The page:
Playing for practice

I understand that to play a song well you need to use tools like the metronome and play song at slower BPM’s to help you improve, I am also familiar with the practice perfectly concept to help you avoid instilling bad habits and techniques.

Just wondering if playing a song without fretting (excuse the pun;) about playing it with mistakes is as important as focused practice on playing it without the mistakes. I expect that both are important in the learning process and to help make the process fun at the same time.

After about a year and a half of learning the guitar I know a few songs by heart and can play others with notes. Maybe one or two can play well with basic strumming and some that sound close to the original but not without a lot of mostly silent expletives at certain points of the song.

My question to the guitar universe, if both things are important, what balance of practicing perfectly and just playing for practice do you employ to ultimately be able to play a song close to the original version? If that’s your goal of course.

Looking forward to your thoughts.

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I think your are still new in your journey and as you play over the years and learn new techniques you will apply them to the songs you practice and the will get better sounding and closer to the song’s original sound. Keep practicing and learning .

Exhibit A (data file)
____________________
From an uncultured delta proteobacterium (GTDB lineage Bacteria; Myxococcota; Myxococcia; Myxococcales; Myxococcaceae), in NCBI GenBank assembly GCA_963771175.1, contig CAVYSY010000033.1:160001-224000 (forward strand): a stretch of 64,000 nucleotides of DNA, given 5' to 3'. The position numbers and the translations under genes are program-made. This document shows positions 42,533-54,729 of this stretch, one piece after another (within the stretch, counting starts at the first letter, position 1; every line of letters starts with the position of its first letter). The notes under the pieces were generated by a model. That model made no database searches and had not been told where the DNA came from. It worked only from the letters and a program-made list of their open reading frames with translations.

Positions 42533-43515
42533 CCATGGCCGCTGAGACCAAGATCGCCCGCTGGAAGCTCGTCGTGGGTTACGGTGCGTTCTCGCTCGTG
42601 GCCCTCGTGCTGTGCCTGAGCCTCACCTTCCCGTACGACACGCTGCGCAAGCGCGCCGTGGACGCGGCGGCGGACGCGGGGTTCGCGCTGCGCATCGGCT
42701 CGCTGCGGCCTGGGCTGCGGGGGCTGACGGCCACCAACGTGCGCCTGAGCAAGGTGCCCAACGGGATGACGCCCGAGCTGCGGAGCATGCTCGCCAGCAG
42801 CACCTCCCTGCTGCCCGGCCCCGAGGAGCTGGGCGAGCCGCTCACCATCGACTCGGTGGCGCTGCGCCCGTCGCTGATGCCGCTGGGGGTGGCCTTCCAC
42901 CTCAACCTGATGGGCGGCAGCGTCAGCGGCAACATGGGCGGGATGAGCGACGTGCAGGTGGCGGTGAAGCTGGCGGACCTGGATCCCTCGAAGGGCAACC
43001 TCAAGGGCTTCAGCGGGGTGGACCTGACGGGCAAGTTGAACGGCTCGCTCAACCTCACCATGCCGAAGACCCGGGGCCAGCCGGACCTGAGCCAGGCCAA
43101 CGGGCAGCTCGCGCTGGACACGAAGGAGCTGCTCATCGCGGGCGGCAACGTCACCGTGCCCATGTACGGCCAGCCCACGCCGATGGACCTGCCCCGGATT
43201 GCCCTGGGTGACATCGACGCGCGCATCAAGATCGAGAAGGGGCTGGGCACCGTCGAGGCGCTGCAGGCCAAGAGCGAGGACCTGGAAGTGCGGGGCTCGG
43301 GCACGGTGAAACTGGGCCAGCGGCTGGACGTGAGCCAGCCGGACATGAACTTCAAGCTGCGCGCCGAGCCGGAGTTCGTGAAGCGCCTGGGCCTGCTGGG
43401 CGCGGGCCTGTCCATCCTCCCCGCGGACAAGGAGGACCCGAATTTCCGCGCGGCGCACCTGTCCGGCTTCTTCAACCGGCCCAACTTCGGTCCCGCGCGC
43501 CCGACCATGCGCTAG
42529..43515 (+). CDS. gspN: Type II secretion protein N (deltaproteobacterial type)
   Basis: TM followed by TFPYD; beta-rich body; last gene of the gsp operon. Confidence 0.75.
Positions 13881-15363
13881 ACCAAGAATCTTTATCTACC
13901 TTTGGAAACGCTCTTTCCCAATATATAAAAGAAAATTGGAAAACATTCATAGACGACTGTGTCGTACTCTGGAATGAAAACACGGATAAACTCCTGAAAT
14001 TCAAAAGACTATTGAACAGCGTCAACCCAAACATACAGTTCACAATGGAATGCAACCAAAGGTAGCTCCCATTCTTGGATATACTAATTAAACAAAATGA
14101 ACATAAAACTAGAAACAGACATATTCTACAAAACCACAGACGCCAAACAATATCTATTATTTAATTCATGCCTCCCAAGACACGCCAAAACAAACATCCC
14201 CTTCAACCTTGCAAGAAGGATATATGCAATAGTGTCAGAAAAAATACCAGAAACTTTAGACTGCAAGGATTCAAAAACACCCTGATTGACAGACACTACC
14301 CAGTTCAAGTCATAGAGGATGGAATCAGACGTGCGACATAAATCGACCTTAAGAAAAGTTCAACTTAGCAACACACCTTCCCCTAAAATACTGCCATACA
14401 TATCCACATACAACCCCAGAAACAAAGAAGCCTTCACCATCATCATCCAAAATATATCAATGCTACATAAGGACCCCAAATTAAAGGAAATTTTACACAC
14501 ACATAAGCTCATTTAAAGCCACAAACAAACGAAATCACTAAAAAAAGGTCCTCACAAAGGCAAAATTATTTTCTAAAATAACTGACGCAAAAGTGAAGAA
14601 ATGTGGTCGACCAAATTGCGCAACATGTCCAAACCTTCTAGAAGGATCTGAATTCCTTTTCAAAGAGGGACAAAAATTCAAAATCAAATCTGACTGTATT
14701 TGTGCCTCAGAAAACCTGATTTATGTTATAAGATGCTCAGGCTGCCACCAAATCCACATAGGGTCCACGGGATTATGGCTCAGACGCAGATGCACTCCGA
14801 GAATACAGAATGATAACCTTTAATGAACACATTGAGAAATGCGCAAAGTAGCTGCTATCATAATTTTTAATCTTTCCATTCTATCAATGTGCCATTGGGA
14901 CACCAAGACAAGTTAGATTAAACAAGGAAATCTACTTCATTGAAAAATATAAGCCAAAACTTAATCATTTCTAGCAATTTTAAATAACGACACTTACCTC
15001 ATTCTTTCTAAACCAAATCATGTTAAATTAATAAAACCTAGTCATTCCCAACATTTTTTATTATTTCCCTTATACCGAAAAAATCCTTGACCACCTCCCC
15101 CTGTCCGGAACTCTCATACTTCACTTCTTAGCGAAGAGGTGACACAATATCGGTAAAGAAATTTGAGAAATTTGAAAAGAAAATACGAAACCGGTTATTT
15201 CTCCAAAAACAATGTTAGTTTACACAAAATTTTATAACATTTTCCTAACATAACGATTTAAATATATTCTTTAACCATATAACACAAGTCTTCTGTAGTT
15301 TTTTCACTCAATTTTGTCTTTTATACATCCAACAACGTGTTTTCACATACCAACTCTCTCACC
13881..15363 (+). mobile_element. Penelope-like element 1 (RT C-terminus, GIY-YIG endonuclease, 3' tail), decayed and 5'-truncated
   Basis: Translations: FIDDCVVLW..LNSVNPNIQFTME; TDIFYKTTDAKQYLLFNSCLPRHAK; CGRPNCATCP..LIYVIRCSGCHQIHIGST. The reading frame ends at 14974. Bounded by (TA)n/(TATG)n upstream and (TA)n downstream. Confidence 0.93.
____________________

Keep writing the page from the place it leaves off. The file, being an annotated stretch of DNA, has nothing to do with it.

i think there are two different ideas in play here. Learning the song and performing.

In terms of learning the song, I would suggest you try not to make mistakes. Learning the song in ‘layers’ is an excellent idea touted by @LievenDV - learn to play through a basic version of the song - very simple strumming, simplify the chords miss out the bridge, whatever it takes to be able to play the song. Then build on that by starting to add the more challenging bits, but always have a version of the song you can play.

The performance piece is also important - if you are going to play for others then learning to keep going if you make a mistake is another skill entirely and an important one. However it’s a different type of practicing. Once you can play a song, then challenge yourself to play the whole thing - all verses / choruses start to finish and push through any mistakes. Recording yourself is helpful here too. You’d be surprised how often you think you screwed something up, but if you keep the rhythm going it’s not that noticeable to an audience - they will however notice if you stop and start from the top!


perfection does not exist , every time you play it is practice !


Agree with what you’ve said about layers.

Find a song you want to play, start simple and once you can do simple then add to it.

If I’m going to add something new to a song I might practice that part in isolation, maybe in a loop, before trying to add it to the song.

On the subject of the silent expletives I’d say give yourself a break. Mistakes are part of learning and you’ll get no joy from playing if you’re cursing mistakes. If it’s the same mistake, each time then I’d suggest practicing that part in isolation (as above). The odd mistake is fine, but if it’s part of a pattern then you’re in danger of it becoming a habit.


Ok, I think learning in layers does make more sense. If I understand correctly you are playing the song well consistently and gradually building it to a more complex version, each time playing it mostly well at first and eventually really well. Then you can take it up to the next level without building in bad habits or techniques.